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Adaptability is the Key, not Being Well Adapted
David Orban   Oct 29, 2015  

Is it best to be perfectly adapted to a given environment? Or, rather, is it better to be able to adapt to the changes in that environment or to a completely new one? Adaptability is a more useful characteristic in a rapidly changing world.

For the last five years or so I’ve almost never stayed in hotels, opting to stay in Airbnb apartments instead, from Shanghai to Buenos Aires to Bangkok to Istanbul to New Delhi. I find it exhilarating to solve the small riddles of where the apartment is, how to get in if the host is not at home, how to connect to the WiFi and where the bathroom is. I even like waking up at night and reorienting myself in that particular place. It is a mental exercise that allows me to check if I can still fall on my feet, like a cat.

All this is within the acceptable boundaries of the full knowledge that even if I don’t know where the bathroom is there will indeed be a bathroom. All the small riddles do have a solution, and the exercise is never falling from a height that would kill me, like a cat.
Compared to the fun of the constant change, staying in hotels is stultifying and for me leads to anxiety.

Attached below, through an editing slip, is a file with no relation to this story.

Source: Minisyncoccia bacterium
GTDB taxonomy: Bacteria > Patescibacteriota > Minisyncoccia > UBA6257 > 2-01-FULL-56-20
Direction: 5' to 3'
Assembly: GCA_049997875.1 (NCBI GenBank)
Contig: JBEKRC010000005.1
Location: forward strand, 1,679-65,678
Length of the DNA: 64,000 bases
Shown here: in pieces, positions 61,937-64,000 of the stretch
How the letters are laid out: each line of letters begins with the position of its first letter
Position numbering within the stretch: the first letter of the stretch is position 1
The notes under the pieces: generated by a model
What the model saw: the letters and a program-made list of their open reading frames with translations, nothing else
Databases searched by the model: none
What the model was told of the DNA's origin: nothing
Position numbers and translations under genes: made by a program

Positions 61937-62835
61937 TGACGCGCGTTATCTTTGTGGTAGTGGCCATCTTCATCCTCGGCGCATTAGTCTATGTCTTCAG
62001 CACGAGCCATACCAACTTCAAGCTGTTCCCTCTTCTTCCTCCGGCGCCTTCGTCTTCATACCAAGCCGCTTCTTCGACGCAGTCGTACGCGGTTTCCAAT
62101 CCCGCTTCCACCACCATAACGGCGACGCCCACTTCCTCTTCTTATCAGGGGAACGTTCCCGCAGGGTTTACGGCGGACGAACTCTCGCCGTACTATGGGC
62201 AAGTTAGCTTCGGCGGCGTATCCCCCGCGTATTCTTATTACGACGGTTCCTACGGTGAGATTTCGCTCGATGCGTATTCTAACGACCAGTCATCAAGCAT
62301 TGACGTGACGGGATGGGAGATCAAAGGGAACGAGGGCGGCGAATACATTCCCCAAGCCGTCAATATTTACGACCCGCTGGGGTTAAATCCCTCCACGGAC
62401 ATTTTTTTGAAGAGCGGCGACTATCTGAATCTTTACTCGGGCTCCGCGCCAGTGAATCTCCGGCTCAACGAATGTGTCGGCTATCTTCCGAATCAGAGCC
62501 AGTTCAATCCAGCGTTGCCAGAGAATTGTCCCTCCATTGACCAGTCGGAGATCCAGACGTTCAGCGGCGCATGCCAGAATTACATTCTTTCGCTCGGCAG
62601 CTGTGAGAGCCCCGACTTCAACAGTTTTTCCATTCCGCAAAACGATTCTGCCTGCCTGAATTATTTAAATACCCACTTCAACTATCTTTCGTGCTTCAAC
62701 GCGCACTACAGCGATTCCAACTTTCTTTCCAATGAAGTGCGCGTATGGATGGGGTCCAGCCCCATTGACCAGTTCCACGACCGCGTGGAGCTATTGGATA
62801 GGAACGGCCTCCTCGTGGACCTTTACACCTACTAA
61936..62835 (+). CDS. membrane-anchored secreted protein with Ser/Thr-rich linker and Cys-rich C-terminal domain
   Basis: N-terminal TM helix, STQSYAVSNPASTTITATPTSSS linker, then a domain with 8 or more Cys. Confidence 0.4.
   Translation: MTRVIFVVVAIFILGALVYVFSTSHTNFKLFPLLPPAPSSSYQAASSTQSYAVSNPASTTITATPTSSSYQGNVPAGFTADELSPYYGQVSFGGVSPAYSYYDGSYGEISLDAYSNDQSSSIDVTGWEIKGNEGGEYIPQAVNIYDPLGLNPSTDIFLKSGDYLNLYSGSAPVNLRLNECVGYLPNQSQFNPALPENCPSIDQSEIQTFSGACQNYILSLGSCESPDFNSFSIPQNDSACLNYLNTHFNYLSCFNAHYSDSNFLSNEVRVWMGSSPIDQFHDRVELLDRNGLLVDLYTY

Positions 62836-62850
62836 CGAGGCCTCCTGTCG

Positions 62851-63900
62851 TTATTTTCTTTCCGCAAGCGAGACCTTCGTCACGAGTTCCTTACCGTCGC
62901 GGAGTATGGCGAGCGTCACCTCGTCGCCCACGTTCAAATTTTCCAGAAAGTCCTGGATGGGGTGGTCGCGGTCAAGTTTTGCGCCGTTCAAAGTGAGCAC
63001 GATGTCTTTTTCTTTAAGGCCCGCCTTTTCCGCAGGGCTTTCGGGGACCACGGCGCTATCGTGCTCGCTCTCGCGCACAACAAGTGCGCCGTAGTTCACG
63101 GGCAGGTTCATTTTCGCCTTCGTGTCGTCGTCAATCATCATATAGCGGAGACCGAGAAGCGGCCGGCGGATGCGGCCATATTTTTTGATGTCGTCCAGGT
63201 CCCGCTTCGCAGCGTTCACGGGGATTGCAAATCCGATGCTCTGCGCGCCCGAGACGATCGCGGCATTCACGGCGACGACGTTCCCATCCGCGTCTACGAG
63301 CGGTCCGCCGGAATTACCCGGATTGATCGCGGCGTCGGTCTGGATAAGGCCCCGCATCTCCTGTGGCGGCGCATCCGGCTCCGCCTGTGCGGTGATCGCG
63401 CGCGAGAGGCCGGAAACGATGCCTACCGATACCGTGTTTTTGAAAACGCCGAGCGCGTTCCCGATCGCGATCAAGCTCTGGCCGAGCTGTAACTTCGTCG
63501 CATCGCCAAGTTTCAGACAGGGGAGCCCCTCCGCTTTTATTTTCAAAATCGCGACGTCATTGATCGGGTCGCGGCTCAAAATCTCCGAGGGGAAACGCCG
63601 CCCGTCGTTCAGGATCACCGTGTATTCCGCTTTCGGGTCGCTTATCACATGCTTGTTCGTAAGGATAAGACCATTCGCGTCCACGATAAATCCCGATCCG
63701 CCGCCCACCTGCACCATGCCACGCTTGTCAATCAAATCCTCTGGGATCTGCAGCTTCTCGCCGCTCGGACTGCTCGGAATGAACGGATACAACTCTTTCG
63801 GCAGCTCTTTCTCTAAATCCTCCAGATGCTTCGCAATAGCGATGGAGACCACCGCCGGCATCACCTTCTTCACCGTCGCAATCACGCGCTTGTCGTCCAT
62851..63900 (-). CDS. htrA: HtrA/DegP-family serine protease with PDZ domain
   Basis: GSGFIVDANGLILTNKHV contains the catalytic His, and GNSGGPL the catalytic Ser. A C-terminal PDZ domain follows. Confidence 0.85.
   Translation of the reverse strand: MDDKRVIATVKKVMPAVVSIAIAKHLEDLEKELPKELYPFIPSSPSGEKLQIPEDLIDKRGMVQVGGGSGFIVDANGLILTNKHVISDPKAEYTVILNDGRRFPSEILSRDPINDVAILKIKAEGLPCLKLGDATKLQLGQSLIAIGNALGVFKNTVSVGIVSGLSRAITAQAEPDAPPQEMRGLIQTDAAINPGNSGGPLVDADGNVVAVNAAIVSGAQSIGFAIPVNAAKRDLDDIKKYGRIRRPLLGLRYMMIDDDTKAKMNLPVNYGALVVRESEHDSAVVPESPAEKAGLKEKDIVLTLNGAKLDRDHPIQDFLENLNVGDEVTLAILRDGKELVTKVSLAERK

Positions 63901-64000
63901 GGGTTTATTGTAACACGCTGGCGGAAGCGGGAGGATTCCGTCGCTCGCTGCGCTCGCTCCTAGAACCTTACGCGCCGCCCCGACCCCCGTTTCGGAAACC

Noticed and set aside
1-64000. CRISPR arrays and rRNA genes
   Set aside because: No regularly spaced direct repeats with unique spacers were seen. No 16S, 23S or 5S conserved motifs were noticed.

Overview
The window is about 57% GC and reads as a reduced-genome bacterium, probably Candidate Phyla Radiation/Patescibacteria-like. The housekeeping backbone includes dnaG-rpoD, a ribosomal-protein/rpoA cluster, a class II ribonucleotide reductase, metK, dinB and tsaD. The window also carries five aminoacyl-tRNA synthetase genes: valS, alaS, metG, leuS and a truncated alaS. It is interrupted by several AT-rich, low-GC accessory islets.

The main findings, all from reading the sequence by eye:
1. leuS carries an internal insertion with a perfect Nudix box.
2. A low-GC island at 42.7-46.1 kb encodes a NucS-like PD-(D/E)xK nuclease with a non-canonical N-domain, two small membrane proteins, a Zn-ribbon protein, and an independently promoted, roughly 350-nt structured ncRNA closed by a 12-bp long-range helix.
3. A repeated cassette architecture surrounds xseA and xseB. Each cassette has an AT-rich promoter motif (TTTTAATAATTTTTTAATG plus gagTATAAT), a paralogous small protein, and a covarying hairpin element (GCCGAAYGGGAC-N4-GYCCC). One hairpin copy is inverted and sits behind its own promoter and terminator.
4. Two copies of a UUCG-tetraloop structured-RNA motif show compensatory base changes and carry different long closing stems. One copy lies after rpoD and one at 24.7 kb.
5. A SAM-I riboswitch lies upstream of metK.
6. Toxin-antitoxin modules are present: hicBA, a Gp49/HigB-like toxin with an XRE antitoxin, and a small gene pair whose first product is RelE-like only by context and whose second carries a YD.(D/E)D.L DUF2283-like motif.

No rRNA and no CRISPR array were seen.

A corollary of this choice is that you may accept a certain degree of maladaptation as a cost of the dynamic nature of adaptability. The smooth experience of a hotel checkin and checkout process gives way to one that can have a few bumps. But you accept it because it is a price worth paying. It is better to be constantly a bit out of balance with the knowledge that you can recover from excessive imbalance, instead of being in your comfort zone all the time. Regular exercising your adaptability “muscle” makes you better equipped to navigate the everyday challenges of a rapidly changing world.

If you think about it, this is how human bipedal locomotion is, with its constantly unstable positions, which lead to our endless steps forward in our life. We can’t even stand without unconsciously constantly adjusting our position. We are literally always balancing on our toes.

Thanks to Alex Lightman for telling me about his mother’s thoughts as she told them to him as a child about this topic, which led to the post.

David Orban is an investor, entrepreneur, keynote speaker and author. He's the Managing Partner of Network Society Ventures, an early stage venture capital investment firm, advisor of Dotsub, which he led as CEO from 2011 to 2015. He's the Founder and Trustee of Network Society Research, a London-based think tank with representatives in over 30 countries. He is also on the Faculty of, and Advisor to Singularity University, he's a mentor at the Thiel Fellowship, he's former Chairman of the Board of Humanity+, and a Scientific Advisory Board Member for the


Yes, adaptability is a little like moderation: you want to do everything in moderation, even practice moderation.  Adaptability is not the same as novelty seeking, where you want to experience new things so you aren’t bored by the familiar.  Instead adaptability is the flexibility to fit both a routine, or when there is no routine.  Curiosity killed the cat, but your ship will never come in if you don’t send it out.  Whatever makes a nail go in is a hammer.

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